Alexa Meade popped into my head. I quickly filled a plastic bin with water, added a cup of milk, dropped in some daubs of red and blue paint, swirled everything around, and floated the now beheaded flowers on top. My favorite part of the photograph is the white flower on the top right corner of the cover that has a couple red-paint dew drops on its petals.
What is your favorite part of book cover design? Your least favorite part?
I mentioned that the third book was special to me because I used my own art, but my least favorite part of cover design is choosing the right art. Looking at those flowers and trying to figure out what to do with them – for a couple of moments there – felt torturous. Choosing the right art is stressful, but once I settle on it manipulating things like fonts and layout feels meditative in comparison. I’ve spent what might be considered an obsessive amount of time getting the kerning just right (kerning is the spacing between letters). I’m fascinated by typography and experimenting with different fonts to best represent the personality of the design.
You work independently. Have you ever considered working in traditional publishing or do you prefer the indie world? What would be your dream set-up artistically?
I do enjoy working on projects independently but definitely want the direction that an agency provides. While studying art in college, I always found that the projects I became most invested in and enjoyed the most where the projects I was forced to do, that initially seemed completely incompatible with my artistic style and voice. The assignments I started off dreading were the ones I often had such fondness for in the end.
Having complete artistic control without the intervention of mentors and colleagues can feel narcissistic if I’m not self-evaluating my work properly. And that’s a hard thing to do! Sometimes when I look back on old projects I wish I had someone there at the time to tell me that the work wasn’t fully “there” yet. I love having that dialogue between artists. Hearing criticism in the moment can make me feel defensive, red-faced, and like my identity as an artist is just a huge sham! But then I get over my pride, and I’m a better artist for it.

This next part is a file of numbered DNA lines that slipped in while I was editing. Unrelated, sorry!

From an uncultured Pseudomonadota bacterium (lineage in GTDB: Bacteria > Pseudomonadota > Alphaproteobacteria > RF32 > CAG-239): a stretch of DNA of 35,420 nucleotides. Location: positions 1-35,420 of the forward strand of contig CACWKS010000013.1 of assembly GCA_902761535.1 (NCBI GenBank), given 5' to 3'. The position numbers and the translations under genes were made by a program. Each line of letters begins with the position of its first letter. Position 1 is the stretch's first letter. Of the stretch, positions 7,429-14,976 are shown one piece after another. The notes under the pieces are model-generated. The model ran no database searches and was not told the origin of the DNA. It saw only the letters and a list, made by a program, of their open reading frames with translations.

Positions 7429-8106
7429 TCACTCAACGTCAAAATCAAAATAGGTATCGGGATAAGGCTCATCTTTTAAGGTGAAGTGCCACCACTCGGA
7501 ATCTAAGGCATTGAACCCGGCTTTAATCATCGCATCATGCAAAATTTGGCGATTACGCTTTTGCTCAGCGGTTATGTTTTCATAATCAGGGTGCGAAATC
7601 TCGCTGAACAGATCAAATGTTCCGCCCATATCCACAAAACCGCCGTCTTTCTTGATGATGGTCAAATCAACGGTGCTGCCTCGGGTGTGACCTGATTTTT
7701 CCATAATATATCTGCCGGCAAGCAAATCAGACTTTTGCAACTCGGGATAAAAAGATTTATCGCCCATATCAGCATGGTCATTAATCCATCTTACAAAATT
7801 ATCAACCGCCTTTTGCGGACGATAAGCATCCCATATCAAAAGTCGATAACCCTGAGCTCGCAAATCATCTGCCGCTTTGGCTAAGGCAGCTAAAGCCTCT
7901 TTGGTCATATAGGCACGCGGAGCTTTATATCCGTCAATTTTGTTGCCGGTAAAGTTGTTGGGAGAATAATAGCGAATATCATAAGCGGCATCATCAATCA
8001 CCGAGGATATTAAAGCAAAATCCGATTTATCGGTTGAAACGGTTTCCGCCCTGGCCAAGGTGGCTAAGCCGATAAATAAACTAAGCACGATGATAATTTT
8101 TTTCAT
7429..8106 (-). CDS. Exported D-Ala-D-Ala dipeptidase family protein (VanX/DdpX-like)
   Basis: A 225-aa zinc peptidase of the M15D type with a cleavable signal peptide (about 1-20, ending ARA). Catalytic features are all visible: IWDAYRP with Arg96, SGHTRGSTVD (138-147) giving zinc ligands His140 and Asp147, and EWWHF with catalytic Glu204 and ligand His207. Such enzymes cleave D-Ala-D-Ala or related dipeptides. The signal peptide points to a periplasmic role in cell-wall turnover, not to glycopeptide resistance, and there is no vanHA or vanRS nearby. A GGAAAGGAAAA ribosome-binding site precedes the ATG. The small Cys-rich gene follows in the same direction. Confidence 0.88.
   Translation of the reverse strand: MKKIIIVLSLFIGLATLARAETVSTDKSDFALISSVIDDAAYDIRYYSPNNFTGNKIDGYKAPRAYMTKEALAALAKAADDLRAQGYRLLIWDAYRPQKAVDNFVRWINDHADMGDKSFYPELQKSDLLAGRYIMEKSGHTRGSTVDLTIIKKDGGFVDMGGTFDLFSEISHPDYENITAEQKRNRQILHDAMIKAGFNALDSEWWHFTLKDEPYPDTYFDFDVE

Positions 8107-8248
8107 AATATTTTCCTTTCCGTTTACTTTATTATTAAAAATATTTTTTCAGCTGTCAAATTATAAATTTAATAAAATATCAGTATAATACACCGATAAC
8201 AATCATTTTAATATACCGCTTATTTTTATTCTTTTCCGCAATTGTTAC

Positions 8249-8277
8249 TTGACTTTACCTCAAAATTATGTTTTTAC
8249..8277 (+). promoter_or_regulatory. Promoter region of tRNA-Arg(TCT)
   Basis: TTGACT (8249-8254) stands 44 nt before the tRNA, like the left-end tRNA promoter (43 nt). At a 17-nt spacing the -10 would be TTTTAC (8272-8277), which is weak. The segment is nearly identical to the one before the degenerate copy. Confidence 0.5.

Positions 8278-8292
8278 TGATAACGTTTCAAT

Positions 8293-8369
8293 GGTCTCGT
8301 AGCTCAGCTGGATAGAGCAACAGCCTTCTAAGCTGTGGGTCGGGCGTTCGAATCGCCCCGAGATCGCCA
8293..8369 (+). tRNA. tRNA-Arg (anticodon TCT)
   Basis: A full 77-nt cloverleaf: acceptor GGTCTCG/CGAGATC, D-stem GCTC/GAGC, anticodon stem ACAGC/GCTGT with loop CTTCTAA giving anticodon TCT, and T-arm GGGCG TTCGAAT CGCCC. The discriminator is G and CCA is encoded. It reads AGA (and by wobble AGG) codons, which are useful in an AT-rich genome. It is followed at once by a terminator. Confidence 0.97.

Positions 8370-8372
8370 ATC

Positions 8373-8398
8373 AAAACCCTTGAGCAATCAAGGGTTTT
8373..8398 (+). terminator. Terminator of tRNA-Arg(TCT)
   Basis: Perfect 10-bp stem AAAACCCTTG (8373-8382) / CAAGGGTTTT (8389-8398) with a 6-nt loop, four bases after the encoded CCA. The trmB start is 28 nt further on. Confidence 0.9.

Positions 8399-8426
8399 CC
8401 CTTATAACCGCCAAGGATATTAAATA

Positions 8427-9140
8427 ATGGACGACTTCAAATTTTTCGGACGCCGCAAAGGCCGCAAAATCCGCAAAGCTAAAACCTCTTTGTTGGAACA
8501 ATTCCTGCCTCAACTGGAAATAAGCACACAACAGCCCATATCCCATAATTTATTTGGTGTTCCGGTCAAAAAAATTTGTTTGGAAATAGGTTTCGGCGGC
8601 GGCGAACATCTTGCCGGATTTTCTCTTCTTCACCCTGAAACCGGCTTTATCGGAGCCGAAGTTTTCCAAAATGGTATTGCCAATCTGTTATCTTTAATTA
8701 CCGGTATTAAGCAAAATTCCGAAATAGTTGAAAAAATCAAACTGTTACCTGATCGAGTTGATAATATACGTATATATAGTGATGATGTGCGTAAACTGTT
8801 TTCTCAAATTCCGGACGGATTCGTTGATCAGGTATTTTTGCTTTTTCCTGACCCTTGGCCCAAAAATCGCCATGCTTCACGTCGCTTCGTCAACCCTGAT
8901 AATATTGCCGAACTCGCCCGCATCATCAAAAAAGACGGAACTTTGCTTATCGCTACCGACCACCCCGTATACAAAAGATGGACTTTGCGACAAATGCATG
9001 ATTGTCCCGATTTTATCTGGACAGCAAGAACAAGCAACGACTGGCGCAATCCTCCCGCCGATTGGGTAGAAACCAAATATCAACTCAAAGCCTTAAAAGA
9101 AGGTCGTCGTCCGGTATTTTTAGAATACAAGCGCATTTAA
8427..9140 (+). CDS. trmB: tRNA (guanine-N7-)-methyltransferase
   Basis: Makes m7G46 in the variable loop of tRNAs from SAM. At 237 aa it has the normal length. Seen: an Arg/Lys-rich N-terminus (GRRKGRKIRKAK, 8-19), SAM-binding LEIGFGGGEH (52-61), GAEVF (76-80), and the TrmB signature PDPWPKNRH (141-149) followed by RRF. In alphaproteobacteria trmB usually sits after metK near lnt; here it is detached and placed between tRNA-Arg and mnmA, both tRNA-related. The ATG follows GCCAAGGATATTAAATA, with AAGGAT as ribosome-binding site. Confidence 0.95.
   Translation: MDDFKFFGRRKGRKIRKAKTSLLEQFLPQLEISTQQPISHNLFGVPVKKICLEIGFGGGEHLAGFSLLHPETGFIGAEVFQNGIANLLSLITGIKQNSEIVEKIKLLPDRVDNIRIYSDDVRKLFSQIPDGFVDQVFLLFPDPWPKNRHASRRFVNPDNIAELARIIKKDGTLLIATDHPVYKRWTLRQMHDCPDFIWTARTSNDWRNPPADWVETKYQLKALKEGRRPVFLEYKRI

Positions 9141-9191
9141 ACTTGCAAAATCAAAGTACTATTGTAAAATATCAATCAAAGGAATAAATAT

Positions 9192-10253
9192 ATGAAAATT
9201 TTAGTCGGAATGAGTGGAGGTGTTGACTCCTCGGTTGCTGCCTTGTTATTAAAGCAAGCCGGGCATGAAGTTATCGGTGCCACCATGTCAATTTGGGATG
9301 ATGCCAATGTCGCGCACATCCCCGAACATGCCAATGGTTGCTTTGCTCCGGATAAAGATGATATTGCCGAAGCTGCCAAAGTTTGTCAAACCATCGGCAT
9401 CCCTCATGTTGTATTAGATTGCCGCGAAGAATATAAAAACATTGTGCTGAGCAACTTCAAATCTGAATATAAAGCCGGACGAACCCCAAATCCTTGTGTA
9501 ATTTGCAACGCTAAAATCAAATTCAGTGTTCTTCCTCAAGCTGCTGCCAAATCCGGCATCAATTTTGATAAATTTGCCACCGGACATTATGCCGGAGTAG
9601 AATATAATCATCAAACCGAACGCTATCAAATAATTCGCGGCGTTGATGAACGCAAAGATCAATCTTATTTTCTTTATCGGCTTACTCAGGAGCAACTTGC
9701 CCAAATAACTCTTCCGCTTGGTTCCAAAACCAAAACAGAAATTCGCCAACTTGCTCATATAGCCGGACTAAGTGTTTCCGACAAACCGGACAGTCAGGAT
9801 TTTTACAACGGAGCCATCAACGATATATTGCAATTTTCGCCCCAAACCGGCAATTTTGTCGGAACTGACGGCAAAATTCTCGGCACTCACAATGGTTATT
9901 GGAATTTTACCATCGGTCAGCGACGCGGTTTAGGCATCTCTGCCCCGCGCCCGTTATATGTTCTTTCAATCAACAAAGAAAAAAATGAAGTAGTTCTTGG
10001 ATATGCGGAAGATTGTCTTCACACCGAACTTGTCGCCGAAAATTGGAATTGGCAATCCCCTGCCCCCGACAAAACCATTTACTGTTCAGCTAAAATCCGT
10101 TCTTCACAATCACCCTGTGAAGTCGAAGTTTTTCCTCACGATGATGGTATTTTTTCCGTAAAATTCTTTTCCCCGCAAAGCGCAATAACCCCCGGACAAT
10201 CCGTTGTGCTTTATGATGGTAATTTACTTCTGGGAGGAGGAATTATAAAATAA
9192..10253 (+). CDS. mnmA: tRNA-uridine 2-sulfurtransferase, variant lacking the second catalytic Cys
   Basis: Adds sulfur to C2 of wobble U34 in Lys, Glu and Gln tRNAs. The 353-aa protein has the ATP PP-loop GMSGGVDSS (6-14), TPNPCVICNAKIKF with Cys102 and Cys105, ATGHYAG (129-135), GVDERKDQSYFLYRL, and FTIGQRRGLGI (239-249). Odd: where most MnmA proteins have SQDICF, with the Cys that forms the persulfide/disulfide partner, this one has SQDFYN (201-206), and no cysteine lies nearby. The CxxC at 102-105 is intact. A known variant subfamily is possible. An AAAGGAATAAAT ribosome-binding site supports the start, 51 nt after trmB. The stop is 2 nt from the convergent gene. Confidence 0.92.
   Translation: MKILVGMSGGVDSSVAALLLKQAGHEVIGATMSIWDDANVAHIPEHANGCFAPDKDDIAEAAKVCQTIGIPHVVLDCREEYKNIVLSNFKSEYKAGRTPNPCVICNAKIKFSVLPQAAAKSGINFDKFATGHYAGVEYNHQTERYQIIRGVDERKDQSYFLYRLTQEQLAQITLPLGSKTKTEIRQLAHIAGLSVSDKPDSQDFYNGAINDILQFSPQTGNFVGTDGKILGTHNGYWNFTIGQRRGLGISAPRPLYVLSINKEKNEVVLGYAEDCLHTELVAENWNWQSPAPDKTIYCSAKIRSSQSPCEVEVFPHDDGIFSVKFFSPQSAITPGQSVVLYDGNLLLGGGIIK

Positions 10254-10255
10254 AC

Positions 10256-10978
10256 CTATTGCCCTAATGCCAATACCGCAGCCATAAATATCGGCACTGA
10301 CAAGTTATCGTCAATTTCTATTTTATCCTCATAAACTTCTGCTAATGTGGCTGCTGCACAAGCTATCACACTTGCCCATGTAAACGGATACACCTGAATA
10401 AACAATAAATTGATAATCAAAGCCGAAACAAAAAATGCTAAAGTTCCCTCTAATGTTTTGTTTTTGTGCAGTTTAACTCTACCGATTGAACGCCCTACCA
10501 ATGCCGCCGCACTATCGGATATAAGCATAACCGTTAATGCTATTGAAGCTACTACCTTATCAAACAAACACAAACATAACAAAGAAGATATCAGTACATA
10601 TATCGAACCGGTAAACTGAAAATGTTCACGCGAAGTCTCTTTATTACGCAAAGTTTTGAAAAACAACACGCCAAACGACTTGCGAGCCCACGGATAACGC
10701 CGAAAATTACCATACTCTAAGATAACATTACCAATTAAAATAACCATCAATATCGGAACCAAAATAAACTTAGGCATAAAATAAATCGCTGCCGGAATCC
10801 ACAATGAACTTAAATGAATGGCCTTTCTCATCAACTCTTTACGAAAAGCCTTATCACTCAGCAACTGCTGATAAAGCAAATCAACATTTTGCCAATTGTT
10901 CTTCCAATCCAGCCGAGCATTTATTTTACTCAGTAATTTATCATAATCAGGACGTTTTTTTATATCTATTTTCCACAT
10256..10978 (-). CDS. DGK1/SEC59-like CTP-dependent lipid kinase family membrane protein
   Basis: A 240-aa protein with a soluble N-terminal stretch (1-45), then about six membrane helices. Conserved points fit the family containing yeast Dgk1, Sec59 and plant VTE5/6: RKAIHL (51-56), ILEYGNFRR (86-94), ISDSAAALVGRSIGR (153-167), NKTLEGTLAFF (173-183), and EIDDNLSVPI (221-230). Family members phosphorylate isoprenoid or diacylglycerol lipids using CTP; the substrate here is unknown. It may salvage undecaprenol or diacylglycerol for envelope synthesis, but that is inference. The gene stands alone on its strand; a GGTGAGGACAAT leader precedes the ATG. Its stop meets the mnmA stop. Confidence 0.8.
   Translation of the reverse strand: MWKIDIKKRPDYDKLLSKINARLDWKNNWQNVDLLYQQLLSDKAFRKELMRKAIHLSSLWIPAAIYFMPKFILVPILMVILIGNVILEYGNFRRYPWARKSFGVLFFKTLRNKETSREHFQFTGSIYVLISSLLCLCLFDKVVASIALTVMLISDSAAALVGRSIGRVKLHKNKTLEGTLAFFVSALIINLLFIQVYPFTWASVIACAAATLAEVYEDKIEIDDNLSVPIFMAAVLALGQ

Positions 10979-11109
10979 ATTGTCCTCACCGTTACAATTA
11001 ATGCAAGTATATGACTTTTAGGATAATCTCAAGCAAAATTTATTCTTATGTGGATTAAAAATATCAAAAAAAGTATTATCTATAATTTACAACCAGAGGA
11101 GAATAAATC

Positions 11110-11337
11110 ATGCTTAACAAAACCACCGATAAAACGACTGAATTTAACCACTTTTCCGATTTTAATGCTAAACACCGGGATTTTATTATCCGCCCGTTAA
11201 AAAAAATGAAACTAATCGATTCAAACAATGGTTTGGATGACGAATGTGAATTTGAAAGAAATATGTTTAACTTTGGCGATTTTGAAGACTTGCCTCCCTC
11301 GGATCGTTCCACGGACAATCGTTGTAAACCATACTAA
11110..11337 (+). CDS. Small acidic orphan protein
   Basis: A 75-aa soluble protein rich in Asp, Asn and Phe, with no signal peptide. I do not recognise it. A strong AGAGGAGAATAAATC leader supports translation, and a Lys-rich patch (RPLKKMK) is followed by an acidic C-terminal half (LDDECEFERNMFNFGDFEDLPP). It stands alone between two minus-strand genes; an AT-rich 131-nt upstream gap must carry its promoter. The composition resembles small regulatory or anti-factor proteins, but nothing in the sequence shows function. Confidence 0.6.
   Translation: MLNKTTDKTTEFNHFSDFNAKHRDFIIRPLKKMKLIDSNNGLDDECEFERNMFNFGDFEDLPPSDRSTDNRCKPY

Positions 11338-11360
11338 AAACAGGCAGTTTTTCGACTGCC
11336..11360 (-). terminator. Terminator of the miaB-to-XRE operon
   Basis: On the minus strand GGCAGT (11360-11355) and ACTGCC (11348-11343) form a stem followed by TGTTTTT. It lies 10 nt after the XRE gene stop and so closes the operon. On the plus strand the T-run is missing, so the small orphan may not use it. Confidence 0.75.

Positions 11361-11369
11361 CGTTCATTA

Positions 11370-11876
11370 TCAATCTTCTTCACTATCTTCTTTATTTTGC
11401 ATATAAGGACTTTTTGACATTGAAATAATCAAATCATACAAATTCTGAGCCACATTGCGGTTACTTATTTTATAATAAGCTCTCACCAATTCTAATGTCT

Do you listen to music while working? Does it influence your designs?
I don’t listen to music much while working but I do listen to podcasts. Music can be distracting for me because stopping to skip a song or to choose a new artist breaks my concentration. Podcasts on the other hand, especially long-form narratives, are so immersive and wonderful in their storytelling. Audio as a medium, I think, is superior to visual media in a lot of different ways. That might sound strange coming from a visual artist! I just really respect the art. In another world where I was a talented writer, that would be my dream job. Audio allows the listener to build their own visuals and fill in the story using memories and personal experiences. It’s magical. Two shows I will recommend are 99% Invisible and Criminal. The former is a show about design, but it’s not just for designers. Give it a chance. The latter is a riveting true-crime-esque podcast that I love even more for the illustrations made for each episode by Julienne Alexander. Visuals complimenting audio is up there in my list of things I love.
Do you come from a creative family?
My grandmother is a STAINED GLASS ARTIST and owns a studio in Jersey City. She’s done stain glass work for a number of churches and synagogues around the area, and she restores glass as well. My childhood home is decorated with her stained glass projects and I grew up admiring her work.
YOU CAN FIND MORE OF SAMANTHA’S WORK AT SAMANTHA HENNESSY DESIGN